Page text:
Report outlines geospatial workforce challenges

By on 5 July, 2022

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Anew report has outlined some of the workforce and skills challenges facing the UK’s geospatial industry, as well as opportunities for improvement.

The ‘Demand for Geospatial Skills Report,’ commissioned by the UK’s Geospatial Commission and carried out by Frontier Economics, was conducted to develop analysis of the geospatial labour market, to help us build our understanding of the demand for geospatial skills.

The report builds on the ‘Dynamics of data science skills’ report by the Royal Society to form a greater understanding of the geospatial ecosystem.

One of the key findings is that geospatial skills are “evolving from a niche skill set to a wider ecosystem of data and digital skills, cutting across sectors and roles”.

The report goes on to says that there is “significant global demand for these wider data skills that is outstripping supply”.

The Geospatial Commission said that the “The Demand for Geospatial Skills Report, and subsequent engagement, has helped us build a clearer understanding of demand in this market”.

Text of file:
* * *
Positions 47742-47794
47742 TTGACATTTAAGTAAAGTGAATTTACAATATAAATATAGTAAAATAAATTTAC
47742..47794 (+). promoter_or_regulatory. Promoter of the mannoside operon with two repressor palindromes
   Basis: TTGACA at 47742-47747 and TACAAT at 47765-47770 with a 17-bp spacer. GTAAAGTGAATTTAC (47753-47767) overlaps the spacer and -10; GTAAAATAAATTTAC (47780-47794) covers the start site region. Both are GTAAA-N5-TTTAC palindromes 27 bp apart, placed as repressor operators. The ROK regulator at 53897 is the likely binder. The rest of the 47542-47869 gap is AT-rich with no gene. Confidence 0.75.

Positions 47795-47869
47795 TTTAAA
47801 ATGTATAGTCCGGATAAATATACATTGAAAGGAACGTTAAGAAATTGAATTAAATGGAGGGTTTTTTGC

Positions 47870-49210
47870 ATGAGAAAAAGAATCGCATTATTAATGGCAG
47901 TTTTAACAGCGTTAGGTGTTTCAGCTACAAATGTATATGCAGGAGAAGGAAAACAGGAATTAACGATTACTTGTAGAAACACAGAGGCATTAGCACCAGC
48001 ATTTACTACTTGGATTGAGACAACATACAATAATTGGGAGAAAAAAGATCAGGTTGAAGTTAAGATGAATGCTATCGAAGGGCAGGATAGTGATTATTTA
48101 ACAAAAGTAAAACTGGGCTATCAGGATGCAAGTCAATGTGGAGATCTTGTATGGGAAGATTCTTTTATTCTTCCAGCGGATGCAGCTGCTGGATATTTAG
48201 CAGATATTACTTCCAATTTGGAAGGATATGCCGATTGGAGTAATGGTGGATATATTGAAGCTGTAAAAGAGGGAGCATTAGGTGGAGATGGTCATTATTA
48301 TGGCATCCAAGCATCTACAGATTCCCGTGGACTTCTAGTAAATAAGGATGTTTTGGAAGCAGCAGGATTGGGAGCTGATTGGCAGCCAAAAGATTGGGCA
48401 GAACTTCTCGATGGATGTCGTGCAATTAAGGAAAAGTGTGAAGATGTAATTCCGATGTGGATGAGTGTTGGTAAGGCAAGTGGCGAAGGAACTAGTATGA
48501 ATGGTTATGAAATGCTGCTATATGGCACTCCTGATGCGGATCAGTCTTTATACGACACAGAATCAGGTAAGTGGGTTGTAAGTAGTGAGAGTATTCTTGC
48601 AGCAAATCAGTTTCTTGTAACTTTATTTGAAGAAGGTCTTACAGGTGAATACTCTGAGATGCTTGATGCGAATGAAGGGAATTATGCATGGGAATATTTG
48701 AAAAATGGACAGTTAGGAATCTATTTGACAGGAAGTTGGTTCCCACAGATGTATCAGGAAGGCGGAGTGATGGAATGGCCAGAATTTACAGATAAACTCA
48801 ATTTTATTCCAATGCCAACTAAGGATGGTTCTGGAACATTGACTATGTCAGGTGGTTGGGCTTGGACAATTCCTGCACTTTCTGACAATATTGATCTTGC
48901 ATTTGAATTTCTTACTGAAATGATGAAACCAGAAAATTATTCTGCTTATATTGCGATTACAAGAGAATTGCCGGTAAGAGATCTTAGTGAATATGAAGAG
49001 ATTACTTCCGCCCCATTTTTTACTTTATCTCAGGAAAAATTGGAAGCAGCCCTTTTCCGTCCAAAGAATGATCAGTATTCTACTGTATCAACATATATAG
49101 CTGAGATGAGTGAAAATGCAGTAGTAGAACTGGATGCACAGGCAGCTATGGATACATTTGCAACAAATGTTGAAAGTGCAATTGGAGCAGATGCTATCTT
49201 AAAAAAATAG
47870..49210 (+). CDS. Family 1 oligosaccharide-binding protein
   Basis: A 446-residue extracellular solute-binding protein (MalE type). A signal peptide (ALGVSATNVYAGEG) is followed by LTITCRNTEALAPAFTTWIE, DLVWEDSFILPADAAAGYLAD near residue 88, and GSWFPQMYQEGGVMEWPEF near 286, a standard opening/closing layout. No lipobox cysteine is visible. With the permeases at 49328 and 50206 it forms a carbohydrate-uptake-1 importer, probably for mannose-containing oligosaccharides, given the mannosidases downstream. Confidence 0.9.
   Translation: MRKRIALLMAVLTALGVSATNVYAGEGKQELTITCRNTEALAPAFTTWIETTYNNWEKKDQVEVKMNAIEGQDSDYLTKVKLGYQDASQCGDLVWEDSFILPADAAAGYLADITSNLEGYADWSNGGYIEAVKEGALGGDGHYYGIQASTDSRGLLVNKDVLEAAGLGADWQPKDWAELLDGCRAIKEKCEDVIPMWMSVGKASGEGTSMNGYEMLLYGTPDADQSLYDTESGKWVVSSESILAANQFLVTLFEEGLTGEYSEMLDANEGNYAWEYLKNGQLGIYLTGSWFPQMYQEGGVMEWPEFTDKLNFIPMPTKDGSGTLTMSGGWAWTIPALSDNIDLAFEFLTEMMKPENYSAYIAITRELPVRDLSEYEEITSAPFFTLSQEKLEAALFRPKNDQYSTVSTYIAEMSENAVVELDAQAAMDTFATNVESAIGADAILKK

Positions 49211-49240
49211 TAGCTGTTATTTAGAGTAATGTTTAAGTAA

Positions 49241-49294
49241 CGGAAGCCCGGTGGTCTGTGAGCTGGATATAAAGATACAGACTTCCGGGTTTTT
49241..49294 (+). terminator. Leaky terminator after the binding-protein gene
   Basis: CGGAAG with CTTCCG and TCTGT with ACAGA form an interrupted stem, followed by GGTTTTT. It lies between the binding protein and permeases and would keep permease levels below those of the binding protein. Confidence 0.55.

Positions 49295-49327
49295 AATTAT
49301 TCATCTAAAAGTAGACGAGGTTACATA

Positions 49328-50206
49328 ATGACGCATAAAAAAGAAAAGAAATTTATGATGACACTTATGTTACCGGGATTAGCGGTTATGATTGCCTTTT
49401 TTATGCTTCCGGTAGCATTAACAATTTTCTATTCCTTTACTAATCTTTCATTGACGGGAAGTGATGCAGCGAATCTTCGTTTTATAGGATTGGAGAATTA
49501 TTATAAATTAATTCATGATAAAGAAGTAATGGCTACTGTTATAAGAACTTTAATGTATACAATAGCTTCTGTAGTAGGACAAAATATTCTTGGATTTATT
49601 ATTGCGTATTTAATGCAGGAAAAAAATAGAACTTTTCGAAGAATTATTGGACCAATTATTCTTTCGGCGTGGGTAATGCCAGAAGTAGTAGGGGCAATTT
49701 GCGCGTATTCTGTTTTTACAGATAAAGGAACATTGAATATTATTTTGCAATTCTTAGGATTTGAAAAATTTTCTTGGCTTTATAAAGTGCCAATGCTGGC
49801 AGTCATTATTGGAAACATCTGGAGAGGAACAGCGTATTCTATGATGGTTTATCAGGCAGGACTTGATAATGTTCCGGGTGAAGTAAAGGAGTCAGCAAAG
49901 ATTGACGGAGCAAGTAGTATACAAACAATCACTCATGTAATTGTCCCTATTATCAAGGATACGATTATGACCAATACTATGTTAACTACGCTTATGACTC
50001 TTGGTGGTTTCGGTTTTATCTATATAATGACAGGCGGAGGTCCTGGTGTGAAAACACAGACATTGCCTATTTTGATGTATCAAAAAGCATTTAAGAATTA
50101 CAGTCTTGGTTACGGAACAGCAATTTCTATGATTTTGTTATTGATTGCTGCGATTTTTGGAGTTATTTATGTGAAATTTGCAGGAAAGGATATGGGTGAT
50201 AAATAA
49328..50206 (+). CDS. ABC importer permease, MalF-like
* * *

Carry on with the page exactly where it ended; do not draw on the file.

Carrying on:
The Commission noted that:

  • In some sectors there is demand for core geospatial skills which is being clearly expressed, consistent with its Data Market Study which indicated that the geospatial ecosystem is growing. 55% of the geospatial firms that identified as being geospatial were incorporated between 2009 and 2019, with the average annual increase of the number of all firms being 8% over this period.
  • In some sectors there is demand for core geospatial skills that is not being clearly expressed, with employers and recruiters not using the standard industry language when recruiting geospatial roles. This can create a disconnect between demand and supply.
  • Some sectors expected to identify a high demand for geospatial skills have not fully realised the business opportunities of using location data, and the Commission has therefore seen lower-than-expected demand for geospatial skills.
  • There is clear demand for wider data skills that are critical to producing, managing and using location data. This reflects broader global demand for data skills.

The Commission noted that these observations “illustrate the complexity in the geospatial ecosystem, including challenges that relate to demand and supply, as well as digital skills and core geospatial skills”.

“These issues cannot be taken in isolation, given the links between demand and supply. However, the issues identified through the report and subsequent conversations will help to inform our future work in this space.”

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